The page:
Less sodium, more potassium lowers risk of cardiovascular disease

Lower sodium consumption and higher potassium intake is linked with a reduced risk of cardiovascular disease (CVD) in most people, according to a study led by Harvard T.H. Chan School of Public Health researchers.

“Methodological limitations in prior observational studies have led to confusion about whether reducing current levels of sodium in the diet increases CVD risk,” said first author Yuan Ma, a research scientist in the Department of Epidemiology at Harvard Chan School. “Our study combined high-quality individual participant data from six cohort studies where sodium was measured by the currently most reliable method, namely, multiple 24-hour urine samples. Our results should help clarify sodium’s role in CVD — that lower consumption is associated with lower risk of CVD in most populations, including in the U.S.”

The study was published online Saturday in the New England Journal of Medicine.

Sodium, one of the components of table salt, is naturally found in some foods, but high amounts of sodium are frequently added to commercially processed, packaged, and prepared foods. The U.S. Food and Drug Administration recently released new voluntary guidance encouraging the food industry to gradually reduce sodium — linked in previous research with increased blood pressure —in commercially produced foods over the next two and a half years.

Potassium has an opposite effect in the body — it can help relax blood vessels and increase sodium excretion while decreasing blood pressure. Rich sources of potassium include fruits, leafy greens, beans, nuts, dairy foods, and starchy vegetables like winter squash.

The relationship between sodium consumption and the risk of CVD has been controversial, according to the study authors. Comprehensive data, including those from randomized trials, have consistently shown that as daily sodium intake increases, so does blood pressure, and as blood pressure increases, so does the risk of CVD. A few cohort studies suggested that lower sodium intake is associated with increased risk of CVD. However, those studies assessed sodium intake using methods prone to measurement errors, such as spot urine or single 24-hour samples that are unreliable for estimating individual usual sodium intake.

In the new study, the researchers conducted a pooled analysis of six prospective cohort studies: the Health Professionals Follow-up Study, the Nurses’ Health Study, the Nurses’ Health Study II, the Prevention of REnal and Vascular ENd-stage Disease study, and the Trials of Hypertension Prevention Follow-up studies. The researchers analyzed the individual sodium and potassium excretion data and the incidence of CVD — which includes coronary heart disease or stroke. The data came from multiple 24-hour urine samples — the most reliable method for assessing sodium intake — that were taken from more than 10,000 generally healthy adults with a study follow-up of CVD events for an average of nearly nine years. A total of 571 cardiovascular events were documented during the cohort studies.

After accounting for a wide range of cardiovascular risk factors, the researchers determined that higher sodium intake, as measured by multiple 24-hour urine samples, was significantly associated with higher cardiovascular risk in a dose-response manner with a daily sodium intake of approximately 2,000 to 6,000 mg. Every 1,000 mg per day increase in sodium excretion was associated with an 18 percent increased risk of CVD. For every 1,000 mg per day increase in potassium excretion, the risk of cardiovascular disease was 18 percent lower. In addition, higher sodium to potassium ratio was significantly associated with increased cardiovascular risk. These associations were consistent across subgroups defined according to age, sex, baseline hypertension, weight status, and years of follow-up.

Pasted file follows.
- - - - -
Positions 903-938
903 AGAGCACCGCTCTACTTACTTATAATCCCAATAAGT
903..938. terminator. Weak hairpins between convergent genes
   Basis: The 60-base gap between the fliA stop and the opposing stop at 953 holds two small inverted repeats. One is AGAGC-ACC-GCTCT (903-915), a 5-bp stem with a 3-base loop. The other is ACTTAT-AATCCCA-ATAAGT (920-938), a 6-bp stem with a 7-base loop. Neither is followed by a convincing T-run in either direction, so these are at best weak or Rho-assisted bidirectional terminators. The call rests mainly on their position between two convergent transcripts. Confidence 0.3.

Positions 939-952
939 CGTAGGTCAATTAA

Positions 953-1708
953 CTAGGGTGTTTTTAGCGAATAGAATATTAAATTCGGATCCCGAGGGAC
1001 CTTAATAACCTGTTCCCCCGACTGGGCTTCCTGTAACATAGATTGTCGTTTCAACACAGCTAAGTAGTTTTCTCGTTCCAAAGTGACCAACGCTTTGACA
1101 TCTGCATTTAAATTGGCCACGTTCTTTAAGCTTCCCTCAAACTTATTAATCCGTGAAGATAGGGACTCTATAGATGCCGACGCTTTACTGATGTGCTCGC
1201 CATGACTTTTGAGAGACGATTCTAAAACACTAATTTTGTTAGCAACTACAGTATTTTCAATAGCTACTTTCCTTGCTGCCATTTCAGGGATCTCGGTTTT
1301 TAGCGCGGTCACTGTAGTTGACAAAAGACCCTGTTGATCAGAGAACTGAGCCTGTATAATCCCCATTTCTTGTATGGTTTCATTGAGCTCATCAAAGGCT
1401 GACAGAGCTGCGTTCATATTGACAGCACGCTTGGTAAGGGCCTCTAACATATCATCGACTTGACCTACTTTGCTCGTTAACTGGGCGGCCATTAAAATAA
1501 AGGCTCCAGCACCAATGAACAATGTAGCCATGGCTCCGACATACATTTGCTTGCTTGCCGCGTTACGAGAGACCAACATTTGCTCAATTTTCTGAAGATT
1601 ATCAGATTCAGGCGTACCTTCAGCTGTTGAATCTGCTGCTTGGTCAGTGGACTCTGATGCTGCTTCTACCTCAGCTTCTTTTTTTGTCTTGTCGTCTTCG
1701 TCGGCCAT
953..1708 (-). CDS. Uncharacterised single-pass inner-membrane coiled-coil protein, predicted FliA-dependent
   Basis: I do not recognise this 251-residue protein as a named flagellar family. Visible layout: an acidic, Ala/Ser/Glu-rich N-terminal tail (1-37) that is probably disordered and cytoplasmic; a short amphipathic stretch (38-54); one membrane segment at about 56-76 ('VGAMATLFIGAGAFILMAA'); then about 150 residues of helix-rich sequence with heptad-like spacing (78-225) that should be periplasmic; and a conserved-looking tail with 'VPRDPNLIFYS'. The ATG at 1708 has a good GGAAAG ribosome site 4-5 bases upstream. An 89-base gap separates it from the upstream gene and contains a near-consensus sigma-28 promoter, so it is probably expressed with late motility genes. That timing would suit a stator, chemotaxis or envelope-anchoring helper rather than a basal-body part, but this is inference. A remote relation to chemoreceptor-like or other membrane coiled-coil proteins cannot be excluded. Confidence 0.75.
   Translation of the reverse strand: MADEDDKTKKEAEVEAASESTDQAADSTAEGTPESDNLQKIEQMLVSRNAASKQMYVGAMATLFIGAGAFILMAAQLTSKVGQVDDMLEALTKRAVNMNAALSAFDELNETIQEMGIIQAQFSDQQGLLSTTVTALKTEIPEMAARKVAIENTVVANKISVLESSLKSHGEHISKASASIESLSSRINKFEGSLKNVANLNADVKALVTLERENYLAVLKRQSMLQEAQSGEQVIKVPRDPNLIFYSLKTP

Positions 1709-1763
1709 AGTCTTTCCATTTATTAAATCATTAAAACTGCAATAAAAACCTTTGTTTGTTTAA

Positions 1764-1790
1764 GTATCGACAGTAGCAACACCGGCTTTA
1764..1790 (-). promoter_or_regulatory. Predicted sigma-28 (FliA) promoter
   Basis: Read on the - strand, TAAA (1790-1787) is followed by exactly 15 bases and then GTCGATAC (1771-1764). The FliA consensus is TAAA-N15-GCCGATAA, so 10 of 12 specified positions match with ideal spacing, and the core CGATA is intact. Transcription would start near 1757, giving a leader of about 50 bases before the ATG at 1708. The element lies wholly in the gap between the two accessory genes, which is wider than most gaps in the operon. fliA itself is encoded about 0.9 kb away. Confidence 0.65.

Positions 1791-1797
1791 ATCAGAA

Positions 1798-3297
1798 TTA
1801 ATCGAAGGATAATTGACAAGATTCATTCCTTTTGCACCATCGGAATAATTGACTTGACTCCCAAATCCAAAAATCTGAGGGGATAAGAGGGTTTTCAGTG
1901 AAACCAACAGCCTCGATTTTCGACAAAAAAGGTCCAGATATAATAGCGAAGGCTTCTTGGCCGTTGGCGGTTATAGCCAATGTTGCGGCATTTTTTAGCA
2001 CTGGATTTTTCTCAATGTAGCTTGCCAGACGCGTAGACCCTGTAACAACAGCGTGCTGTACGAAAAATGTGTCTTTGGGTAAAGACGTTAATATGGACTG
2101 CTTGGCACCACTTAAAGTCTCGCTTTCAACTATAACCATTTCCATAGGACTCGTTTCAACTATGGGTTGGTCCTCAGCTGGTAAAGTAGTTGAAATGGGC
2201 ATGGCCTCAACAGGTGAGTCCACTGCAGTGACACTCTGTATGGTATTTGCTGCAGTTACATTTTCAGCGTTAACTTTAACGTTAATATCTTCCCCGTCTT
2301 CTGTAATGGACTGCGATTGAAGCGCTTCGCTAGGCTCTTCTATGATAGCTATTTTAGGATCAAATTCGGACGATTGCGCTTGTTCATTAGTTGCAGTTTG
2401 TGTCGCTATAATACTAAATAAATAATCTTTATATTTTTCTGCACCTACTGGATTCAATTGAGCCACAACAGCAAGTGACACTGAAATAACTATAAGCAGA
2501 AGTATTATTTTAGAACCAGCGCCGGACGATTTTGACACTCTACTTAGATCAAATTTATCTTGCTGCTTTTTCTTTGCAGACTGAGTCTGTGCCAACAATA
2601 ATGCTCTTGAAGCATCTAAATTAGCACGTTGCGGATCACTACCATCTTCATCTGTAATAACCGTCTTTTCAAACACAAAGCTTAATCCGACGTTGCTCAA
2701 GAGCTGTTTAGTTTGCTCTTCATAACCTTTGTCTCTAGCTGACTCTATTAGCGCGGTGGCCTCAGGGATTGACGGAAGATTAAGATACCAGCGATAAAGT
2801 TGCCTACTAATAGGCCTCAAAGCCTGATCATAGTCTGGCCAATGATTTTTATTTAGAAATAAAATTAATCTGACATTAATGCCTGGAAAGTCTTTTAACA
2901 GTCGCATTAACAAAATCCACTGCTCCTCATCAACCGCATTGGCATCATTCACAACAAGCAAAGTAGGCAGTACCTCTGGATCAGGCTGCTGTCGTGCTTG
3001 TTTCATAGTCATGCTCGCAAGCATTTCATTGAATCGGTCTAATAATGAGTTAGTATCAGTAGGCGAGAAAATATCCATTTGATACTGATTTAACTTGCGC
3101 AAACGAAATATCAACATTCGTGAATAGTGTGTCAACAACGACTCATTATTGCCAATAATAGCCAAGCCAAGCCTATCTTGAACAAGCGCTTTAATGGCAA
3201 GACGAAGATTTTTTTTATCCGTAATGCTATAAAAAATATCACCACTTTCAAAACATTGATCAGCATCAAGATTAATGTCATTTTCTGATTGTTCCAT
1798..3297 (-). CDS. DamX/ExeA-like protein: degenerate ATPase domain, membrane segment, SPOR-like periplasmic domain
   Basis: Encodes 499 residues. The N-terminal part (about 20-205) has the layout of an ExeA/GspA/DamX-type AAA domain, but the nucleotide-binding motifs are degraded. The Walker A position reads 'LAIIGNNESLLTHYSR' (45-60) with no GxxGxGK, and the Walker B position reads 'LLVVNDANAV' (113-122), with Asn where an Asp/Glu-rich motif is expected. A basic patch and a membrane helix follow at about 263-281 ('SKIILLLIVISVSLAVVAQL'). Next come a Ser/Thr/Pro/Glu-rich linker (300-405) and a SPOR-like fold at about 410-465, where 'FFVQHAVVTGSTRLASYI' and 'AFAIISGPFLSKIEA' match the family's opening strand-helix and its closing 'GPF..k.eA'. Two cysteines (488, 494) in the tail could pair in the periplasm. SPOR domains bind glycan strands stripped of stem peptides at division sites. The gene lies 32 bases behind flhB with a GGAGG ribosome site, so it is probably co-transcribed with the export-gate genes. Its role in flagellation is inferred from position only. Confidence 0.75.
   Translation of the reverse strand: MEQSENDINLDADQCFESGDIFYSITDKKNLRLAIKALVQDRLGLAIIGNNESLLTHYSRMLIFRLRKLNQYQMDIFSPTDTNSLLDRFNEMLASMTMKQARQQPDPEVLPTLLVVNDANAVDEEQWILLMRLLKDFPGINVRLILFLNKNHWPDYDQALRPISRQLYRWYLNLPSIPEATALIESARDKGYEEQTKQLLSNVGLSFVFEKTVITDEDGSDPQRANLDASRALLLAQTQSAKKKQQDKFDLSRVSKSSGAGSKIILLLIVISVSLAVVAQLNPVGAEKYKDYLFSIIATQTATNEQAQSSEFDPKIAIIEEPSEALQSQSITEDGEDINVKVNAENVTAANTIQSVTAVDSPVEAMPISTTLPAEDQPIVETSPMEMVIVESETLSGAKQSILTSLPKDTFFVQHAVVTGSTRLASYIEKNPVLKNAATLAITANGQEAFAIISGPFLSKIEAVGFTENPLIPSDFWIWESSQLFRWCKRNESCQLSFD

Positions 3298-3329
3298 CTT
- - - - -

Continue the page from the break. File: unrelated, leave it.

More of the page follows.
“This study underscores the importance of using a reliable biomarker to measure habitual sodium intake and assess its relationship with cardiovascular risk,” said Frank Hu, Fredrick J. Stare Professor of Nutrition and Epidemiology, chair of Department of Nutrition at Harvard Chan School and senior author of the paper. “The findings provide further support for public health strategies including regulations, food labeling, and promoting healthy dietary patterns to reduce sodium intake and increase potassium intake.”

Other institutions involved in this research included the Wolfson Institute of Population Health at Queen Mary University of London, Brigham and Women’s Hospital, University Medical Center Groningen, and O’Brien Institute of Public Health and Libin Cardiovascular Institute of Alberta at the University of Calgary, Canada.

Other Harvard Chan School co-authors of the study included Qi Sun, Changzheng Yuan, Gary Curhan, Molin Wang, Eric Rimm, JoAnn Manson, Walter Willett, Albert Hofman, and Nancy Cook.

Funding for the study came from the American Heart Association (20POST35120057 and 14GRNT18440013), the National Institutes of Health (K99AG071742, CA186107, CA176726, CA167552, CA055075, CA071789, DK082486, DK091417, DK059583, ES021372, HL35464, HL60712, HL34594, HL145386, HL37849, HL37852, HL37853, HL37854, HL37872, HL37884, HL37899, HL37904, HL37906, HL37907, HL37924, and HL57915), the Dutch Kidney Foundation, the Dutch Ministry of Health, and University Hospital Groningen.


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